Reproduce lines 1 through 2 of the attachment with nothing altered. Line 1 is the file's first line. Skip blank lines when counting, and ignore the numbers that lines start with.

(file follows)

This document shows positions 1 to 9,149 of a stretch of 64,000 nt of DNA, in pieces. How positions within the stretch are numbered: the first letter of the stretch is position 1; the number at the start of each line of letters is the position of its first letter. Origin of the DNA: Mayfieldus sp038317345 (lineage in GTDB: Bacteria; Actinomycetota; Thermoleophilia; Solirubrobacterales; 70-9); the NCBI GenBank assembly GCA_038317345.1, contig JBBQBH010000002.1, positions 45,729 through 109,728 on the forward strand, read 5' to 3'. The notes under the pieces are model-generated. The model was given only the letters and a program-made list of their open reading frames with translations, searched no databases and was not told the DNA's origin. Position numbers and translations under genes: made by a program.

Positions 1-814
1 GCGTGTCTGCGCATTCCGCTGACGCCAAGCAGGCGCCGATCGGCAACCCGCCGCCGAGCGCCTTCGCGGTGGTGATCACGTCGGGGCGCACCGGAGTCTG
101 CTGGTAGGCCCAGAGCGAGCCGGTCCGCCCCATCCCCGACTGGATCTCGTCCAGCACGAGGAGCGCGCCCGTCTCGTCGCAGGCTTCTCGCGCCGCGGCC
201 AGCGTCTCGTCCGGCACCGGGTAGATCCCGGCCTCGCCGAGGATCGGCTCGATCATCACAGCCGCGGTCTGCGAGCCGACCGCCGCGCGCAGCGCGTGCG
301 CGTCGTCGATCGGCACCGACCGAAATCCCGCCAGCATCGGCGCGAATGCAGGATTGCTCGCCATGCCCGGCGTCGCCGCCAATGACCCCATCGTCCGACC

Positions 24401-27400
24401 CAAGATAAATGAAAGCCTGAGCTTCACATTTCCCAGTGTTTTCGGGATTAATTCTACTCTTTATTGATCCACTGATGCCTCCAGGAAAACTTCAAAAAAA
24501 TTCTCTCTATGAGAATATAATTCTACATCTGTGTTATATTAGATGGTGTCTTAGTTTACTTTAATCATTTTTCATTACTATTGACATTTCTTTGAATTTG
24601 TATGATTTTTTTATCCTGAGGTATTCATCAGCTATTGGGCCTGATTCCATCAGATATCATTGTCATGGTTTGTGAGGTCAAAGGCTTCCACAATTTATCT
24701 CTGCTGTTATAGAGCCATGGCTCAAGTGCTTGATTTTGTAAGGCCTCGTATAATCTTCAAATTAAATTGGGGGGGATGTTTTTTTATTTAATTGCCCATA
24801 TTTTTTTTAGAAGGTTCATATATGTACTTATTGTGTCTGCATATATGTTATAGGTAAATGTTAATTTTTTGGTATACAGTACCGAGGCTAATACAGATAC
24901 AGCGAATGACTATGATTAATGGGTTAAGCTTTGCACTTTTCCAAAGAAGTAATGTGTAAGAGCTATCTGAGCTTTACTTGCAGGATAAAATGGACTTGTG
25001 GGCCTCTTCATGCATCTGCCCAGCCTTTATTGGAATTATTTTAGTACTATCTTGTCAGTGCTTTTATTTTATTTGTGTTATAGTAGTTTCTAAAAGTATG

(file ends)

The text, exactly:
This document shows positions 1 to 9,149 of a stretch of 64,000 nt of DNA, in pieces. How positions within the stretch are numbered: the first letter of the stretch is position 1; the number at the start of each line of letters is the position of its first letter. Origin of the DNA: Mayfieldus sp038317345 (lineage in GTDB: Bacteria; Actinomycetota; Thermoleophilia; Solirubrobacterales; 70-9); the NCBI GenBank assembly GCA_038317345.1, contig JBBQBH010000002.1, positions 45,729 through 109,728 on the forward strand, read 5' to 3'. The notes under the pieces are model-generated. The model was given only the letters and a program-made list of their open reading frames with translations, searched no databases and was not told the DNA's origin. Position numbers and translations under genes: made by a program.

Positions 1-814